A dynamic organization devoted to library services for the East Asian studies communities in North America since 1958.

Featured member: Yunah Sung

Yunah Sung (she/her/hers) has been the Korean Studies Librarian at the University of Michigan since 2003. Before that, she served as the Asia Bibliographer at the Cleveland Museum of Art. During her tenure at the University of Michigan, she has also taken on additional roles, including Interim Head of the Asia Library, Head of Technical Services, and Project Manager.

How did your journey in working with East Asian libraries and collections begin?

My educational background is in linguistics. I studied Japanese language and literature at Sungshin Women’s University in Seoul, Korea, and received a master’s degree from Yonsei University in Teaching Korean as a Second Language. Upon relocating to the United States with my family, I had the opportunity to audit classes at the School of Library and Information Studies (SLIS) at the University of Alabama, an entirely new discipline that piqued my interest and prompted my formal enrollment.

When I was a graduate student, there were hardly any openings for Korean studies librarian positions. I was fortunate to begin my career at the Cleveland Museum of Art as an Asian Bibliographer, leveraging my proficiency in Korean and Japanese to assist patrons and manage the East Asian collections in various formats. My duties also encompassed cataloging and contributing to the ArtNACO funnel in name authority records. My first job provided me with a solid foundation in the intricacies of the East Asian book markets, as well as practical knowledge in collection management and technical services.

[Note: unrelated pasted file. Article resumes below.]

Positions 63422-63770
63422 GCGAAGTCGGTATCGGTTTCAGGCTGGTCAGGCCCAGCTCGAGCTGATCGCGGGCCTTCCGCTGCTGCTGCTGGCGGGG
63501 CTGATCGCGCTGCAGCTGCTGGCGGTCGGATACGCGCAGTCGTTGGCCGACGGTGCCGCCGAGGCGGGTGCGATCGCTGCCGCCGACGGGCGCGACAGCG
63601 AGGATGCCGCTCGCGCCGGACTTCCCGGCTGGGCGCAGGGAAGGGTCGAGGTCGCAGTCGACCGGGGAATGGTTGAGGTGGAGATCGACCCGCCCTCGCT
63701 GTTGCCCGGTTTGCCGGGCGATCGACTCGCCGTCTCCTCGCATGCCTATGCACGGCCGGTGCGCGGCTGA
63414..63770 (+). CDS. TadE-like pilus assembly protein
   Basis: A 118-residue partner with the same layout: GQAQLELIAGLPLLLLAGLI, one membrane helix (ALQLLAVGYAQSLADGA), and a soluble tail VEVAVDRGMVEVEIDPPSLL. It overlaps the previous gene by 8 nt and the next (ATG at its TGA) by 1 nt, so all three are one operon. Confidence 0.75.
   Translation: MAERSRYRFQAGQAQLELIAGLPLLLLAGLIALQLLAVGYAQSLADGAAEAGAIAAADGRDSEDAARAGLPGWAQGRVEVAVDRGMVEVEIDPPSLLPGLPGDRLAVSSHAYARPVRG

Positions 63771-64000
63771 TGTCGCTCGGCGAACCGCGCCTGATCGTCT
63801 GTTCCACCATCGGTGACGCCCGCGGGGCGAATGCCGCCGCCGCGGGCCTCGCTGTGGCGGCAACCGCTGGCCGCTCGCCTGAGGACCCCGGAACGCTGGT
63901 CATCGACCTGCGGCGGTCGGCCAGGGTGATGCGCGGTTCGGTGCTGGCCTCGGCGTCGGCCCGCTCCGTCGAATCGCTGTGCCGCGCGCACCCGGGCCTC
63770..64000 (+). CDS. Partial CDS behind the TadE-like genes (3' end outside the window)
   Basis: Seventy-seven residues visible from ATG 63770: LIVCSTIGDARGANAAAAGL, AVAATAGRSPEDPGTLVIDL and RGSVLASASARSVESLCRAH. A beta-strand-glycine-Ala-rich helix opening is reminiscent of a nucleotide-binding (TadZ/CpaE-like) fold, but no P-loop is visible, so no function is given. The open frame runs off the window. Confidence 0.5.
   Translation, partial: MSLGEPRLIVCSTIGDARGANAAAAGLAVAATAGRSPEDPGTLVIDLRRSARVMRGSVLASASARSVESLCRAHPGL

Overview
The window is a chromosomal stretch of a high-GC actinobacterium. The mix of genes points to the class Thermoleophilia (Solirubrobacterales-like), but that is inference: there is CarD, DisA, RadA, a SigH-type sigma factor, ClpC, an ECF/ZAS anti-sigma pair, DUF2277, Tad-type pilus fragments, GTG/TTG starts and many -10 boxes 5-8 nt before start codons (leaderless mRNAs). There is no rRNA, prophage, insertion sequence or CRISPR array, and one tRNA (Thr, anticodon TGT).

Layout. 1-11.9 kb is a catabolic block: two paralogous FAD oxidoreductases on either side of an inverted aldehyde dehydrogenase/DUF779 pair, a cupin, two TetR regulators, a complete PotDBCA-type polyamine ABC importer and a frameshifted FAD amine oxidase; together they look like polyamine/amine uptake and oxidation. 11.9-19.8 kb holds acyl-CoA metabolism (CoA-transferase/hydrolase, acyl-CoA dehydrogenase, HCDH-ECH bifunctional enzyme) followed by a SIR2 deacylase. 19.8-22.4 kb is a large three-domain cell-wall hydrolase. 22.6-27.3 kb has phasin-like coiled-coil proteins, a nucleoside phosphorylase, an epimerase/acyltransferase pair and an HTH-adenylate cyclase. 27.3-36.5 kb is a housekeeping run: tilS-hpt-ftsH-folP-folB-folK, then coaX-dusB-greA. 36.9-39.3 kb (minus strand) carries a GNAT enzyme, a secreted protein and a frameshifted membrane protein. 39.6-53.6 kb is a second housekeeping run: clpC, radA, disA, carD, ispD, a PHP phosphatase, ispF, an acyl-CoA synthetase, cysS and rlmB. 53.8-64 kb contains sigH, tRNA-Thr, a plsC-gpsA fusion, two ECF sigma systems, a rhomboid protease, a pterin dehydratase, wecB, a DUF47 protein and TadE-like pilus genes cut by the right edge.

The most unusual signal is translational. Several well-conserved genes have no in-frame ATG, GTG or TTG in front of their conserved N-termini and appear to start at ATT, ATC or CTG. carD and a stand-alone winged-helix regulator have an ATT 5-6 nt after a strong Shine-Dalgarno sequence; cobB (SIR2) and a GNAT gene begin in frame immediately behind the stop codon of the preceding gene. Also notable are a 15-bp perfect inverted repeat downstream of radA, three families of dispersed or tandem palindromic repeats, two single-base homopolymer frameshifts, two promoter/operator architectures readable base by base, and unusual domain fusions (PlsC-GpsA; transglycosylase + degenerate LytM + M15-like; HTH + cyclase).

What did you enjoy most about your career in East Asian librarianship?

It has been my immense privilege to serve as a Korean Studies Librarian at the University for over twenty years, and I’m filled with a sense of eagerness for the day ahead as I enter the library each morning. I enjoy every facet of my job, yet the most rewarding aspects include interacting with students and faculty and developing an exceptional Korean Studies collection. As a subject librarian specializing in Korean Studies, I cater to a diverse group of students and faculty from various colleges and departments within and beyond the campus. Their varied research subjects and questions not only give me a chance to support their academic endeavors but also enhance my own expertise on a multitude of subjects, keeping me informed about contemporary issues relevant to South Korea, North Korea, and the surrounding regions.

What did you regard as your achievements/accomplishments in the field?

As I contemplate this question, the first thing that comes to mind is my long-standing colleagues at the Asia Library and my fellow Korean Studies librarians in North America. Thanks to their continued partnership and support, I have been able to successfully carry out various projects.